‘In dubio pro reo’ | Inquirer Opinion
Just Thinking

‘In dubio pro reo’

In People v. Juanito D. Remulla III (Crime Case No. 22-1176), two presumptions met at an impasse. On one side was the presumption of innocence and, on the other, the presumption of regularity.

Both presumptions may be described as doctrines of deference. The presumption of innocence yields in favor of the criminally accused—in this case, Remulla—and is captured by the titular Latin maxim “in dubio pro reo” (“in cases of doubt, then for the accused”). A product of US colonial influence, the common law presumption requires the guilt of the accused to be established beyond reasonable doubt. More than mere judicial design, the presumption of innocence is codified in no less than Article III, Section 14 of the Philippine Constitution. Subparagraph 2 thereof reads: “In all criminal prosecutions, the accused shall be presumed innocent until the contrary is proved[.]”


The second presumption, on the other hand, is a deference doctrine in a much different way. Created by the courts of law (likewise a relic of our colonial past), the presumption of regularity credits to state agents—in this case, the Philippine Drug Enforcement Agency (PDEA)—the benefit of doubt. In the absence of affirmative evidence to the contrary, the PDEA is assumed to have performed its duties in the manner prescribed by law.


(For my legal readers: Interestingly, in the US, the presumption of regularity is treated as a facet of the political question doctrine. It is a form of judicial restraint by which the court of law stays its hand and yields to executive will. This is in contrast to the Philippine Supreme Court’s interpretation, which defines the presumption as “an aid to the effective and unhampered administration of government functions.” (Yap v. Lagtapon, GR No. 196347). Here, therefore, the presumption of regularity is in large-part appreciated for its practical rather than its principled nuance.)

For the past seven years, the PDEA and Philippine National Police have hidden behind the cloak regularity’s surmise. In the face of tens of thousands of killings, government officials have invoked the presumption of regularity in operational conduct to parry the need for investigation in and prosecution of the extrajudicial killings in the nation’s drug war.

Not anymore!

In the Jan. 6, 2023 decision of Regional Trial Court (RTC) Branch 197, Remulla was acquitted on two grounds: (i) the prosecution’s failure to “clearly prove the existence of animus possidendi (intent to possess the illegal drugs) on the part of the accused,” and (ii) lapses in the chain of custody. For the latter, the RTC ruled: “The prosecution must establish that the drugs presented in court as evidence are the exact same drugs seized from the accused and examined by the crime laboratory.”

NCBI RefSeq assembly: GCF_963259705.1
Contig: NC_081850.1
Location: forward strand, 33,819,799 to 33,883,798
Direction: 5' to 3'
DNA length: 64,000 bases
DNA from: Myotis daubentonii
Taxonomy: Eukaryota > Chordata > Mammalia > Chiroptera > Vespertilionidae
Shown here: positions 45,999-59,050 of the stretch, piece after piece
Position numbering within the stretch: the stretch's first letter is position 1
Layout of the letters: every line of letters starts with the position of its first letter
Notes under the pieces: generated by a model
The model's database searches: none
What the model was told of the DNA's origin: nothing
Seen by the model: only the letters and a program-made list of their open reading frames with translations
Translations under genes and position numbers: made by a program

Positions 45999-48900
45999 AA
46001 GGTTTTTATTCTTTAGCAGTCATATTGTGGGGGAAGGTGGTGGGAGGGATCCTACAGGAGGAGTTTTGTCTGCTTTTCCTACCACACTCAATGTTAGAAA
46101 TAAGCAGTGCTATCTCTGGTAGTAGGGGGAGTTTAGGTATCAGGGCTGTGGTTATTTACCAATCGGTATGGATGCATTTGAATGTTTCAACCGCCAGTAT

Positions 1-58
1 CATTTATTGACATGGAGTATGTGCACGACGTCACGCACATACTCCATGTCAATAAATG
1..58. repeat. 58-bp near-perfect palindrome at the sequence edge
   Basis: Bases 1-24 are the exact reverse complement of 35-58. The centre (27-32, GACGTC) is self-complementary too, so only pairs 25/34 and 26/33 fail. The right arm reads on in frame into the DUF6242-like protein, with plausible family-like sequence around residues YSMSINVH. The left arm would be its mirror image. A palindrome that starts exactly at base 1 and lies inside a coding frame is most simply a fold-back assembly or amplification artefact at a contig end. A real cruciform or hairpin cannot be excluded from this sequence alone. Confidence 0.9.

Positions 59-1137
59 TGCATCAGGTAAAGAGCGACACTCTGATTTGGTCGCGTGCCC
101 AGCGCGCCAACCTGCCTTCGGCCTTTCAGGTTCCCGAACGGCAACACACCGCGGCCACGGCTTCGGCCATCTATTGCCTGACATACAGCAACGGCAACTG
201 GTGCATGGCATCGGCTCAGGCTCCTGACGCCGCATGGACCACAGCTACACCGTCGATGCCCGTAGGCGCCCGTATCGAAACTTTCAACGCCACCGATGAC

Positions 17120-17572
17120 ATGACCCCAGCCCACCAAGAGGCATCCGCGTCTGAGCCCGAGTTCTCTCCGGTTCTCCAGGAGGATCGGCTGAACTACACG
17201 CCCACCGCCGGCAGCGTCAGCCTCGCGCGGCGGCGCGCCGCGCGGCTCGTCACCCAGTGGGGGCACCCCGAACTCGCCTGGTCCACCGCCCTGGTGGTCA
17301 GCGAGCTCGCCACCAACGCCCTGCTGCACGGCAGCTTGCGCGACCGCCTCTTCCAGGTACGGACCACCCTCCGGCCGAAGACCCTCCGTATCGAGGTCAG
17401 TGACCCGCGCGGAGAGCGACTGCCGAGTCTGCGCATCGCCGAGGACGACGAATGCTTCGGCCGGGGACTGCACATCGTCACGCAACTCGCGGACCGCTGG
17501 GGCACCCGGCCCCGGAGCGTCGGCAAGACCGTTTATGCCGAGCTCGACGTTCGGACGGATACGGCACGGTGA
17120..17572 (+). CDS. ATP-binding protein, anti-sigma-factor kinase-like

Perhaps it is of little use bickering over the first ground, as, in the end, it would be all for naught. Had the prosecution indeed established the presence of animus possidendi, the mishandling of evidence alone would very well constitute “reasonable doubt” that would merit an acquittal. All it takes is one weak link in the chain of custody and, poof, Remulla walks away a free man. As indeed he did.

But here’s the rub: This is not simply a case of finding a weak link in the custodial chain. On the contrary, in People v. Remulla III, the entire chain was missing! The RTC observed that from Oct. 4, 2022—the time the drugs were first detected in transit—up to the time the drugs were presented in court, the “records are devoid of any details regarding the custody of the dangerous drugs”!!!


It is difficult to fathom, much less accept, how the PDEA—the agency that has led the nation’s bloody drug war for more than half a decade—can claim regularity in its functions, yet overlook something so fundamental and cut-and-dry as the chain of custody. With the acquittal of Remulla, the irregularities in the PDEA’s operations have been exposed.

Critics think that in acquitting Remulla, the court was too quick and sympathetic. I disagree. On the contrary, in the face of reasonable doubt, the court did what it was supposed to do! It held the presumption of innocence paramount to the presumption of regularity, and in line with the right of the accused to a speedy trial. If anything, it is the prosecutor to blame, who, in failing to present the custodial chain, made it all too easy for the court to rule in Remulla’s favor.

Of course, there is no ignoring the elephant in the room. In a sea of cases drawn out and corpses rubbed out, in People v. Remulla III, the court miraculously upheld legal standards for the son of the Secretary of Justice. But due process and the presumption of innocence are not the exception but the rule.

May Remulla’s acquittal be the standard for all future cases. May it serve as a reminder to the PDEA, the PNP, to the courts of law, and the country writ large of the high standards enshrined in our Constitution. Of the fundamental rights not only available to Remulla, but available to all.

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TAGS: Boying Remulla, drugs, PDEA

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